Quantum science and applications

In addition to the interesting new physics quantum processes and devices are beginning to uncover, these exotic phenomena have important practical applications.

One such area is quantum cryptography the science of sending secret messages via a quantum channel. It uses properties of quantum mechanics to establish a secure key, a process known as quantum key distribution. This key can then be used at a later stage to send encrypted information.

Quantum techniques can also be applied to reducing the noise present in laser beams, a process known as squeezing. We currently have an extensive research program investigating the application of squeezing and other quantum noise reduction techniques in the laser interferometers used to detect gravitational waves.

Selected research highlights

Potential student research projects

You could be doing your own research into fusion and plasma confinement. Below are some examples of student physics research projects available in RSPE.

Please browse our full list of available physics research projects to find a project that interests you.

Construct a small dual tosion pendulum which have their centre of mass co-incide and their rotational axis colinear. Inital diagnostics will be done using shadow sensors.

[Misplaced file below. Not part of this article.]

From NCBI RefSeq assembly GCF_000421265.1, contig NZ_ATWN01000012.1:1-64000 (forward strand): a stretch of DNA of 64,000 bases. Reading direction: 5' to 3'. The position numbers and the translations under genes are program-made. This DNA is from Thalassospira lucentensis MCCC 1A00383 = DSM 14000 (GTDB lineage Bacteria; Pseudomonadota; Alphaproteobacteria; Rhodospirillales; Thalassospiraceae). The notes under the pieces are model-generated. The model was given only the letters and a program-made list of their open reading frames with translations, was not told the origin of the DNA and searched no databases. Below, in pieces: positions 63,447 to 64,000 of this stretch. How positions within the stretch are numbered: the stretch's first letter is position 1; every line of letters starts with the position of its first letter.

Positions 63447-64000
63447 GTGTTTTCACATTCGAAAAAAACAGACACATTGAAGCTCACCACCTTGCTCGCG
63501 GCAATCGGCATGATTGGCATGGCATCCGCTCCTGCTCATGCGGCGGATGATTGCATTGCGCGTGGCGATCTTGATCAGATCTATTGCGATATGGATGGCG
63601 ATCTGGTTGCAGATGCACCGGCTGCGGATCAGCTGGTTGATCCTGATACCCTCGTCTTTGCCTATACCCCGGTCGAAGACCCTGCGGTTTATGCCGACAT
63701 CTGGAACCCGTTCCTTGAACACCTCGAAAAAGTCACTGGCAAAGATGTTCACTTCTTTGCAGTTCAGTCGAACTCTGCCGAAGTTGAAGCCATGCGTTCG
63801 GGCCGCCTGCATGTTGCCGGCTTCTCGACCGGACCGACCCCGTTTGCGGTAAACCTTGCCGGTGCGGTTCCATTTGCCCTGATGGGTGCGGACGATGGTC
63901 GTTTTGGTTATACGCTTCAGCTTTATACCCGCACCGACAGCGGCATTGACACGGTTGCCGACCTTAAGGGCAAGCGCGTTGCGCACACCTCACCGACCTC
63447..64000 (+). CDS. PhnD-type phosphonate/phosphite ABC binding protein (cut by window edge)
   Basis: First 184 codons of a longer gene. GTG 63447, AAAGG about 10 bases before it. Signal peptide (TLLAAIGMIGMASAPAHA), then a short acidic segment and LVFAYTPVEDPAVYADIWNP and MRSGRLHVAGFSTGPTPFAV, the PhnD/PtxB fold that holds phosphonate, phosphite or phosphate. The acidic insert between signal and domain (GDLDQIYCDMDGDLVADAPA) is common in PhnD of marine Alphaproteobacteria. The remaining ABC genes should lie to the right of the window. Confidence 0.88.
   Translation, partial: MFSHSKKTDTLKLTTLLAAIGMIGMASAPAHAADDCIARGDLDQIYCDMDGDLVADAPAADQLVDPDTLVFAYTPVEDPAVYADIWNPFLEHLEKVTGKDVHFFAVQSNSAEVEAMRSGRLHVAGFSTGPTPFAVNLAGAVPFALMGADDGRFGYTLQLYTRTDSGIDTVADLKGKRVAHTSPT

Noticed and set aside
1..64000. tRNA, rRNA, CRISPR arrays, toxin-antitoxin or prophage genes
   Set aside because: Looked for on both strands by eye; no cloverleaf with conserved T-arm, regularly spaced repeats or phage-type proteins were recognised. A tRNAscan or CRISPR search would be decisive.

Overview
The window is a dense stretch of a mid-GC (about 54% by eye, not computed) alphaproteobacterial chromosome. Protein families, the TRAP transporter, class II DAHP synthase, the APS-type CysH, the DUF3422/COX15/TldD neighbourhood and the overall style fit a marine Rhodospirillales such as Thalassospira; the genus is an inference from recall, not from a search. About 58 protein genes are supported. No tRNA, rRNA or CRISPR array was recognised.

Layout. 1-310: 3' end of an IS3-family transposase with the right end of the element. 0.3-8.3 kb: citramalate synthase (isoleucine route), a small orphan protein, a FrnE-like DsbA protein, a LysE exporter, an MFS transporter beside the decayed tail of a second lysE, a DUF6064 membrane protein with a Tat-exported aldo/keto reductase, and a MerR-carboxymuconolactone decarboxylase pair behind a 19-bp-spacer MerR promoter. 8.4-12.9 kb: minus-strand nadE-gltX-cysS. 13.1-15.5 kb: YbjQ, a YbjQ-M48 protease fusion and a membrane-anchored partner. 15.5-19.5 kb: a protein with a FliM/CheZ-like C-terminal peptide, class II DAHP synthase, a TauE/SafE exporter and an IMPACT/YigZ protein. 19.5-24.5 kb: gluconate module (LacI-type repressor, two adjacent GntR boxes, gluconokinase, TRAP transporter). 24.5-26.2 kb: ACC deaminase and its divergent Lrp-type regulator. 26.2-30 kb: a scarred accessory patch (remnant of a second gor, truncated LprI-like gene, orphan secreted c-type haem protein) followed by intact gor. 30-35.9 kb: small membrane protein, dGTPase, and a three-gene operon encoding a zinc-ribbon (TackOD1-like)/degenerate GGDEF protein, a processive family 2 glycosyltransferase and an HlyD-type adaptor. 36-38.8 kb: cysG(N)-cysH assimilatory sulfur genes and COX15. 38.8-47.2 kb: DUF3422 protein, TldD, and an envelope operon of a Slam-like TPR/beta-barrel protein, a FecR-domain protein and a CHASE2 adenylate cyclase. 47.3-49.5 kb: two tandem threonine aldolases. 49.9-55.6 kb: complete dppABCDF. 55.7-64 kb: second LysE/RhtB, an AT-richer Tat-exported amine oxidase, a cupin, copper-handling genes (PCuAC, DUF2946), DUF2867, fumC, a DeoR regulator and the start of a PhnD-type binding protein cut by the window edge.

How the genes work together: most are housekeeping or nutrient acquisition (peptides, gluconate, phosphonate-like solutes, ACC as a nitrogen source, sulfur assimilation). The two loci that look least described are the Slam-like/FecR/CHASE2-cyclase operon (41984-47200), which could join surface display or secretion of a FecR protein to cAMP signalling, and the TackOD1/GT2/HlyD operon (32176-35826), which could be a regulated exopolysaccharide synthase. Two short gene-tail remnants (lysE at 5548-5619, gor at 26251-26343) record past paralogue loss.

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We create the coldest stuff in the Universe – a Bose-Einstein condensate (BEC) – by laser-cooling helium atoms to within a millionth of a degree Kelvin. At these extremely low temperatures particles behave more like waves.  You will use the BEC to study fundamental quantum mechanics and for applications like atom interferometry.

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Quantum tunnelling is a fundamental process in physics. How this process occurs with composite (many-body) systems, and in particular how it relates to decoherence and dissipation, are still open questions.

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The Global Network of Optical Magnetometers for Exotic Physics (GNOME) uses precision atomic magnetometers to look new physics.  The concept is to have a global network of magnetometers looking for correlated magnetic field fluctuations that may be caused by strange, and unknown physics.

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Updated:  17 August 2017/ Responsible Officer:  Director, RSPE/ Page Contact:  Physics Webmaster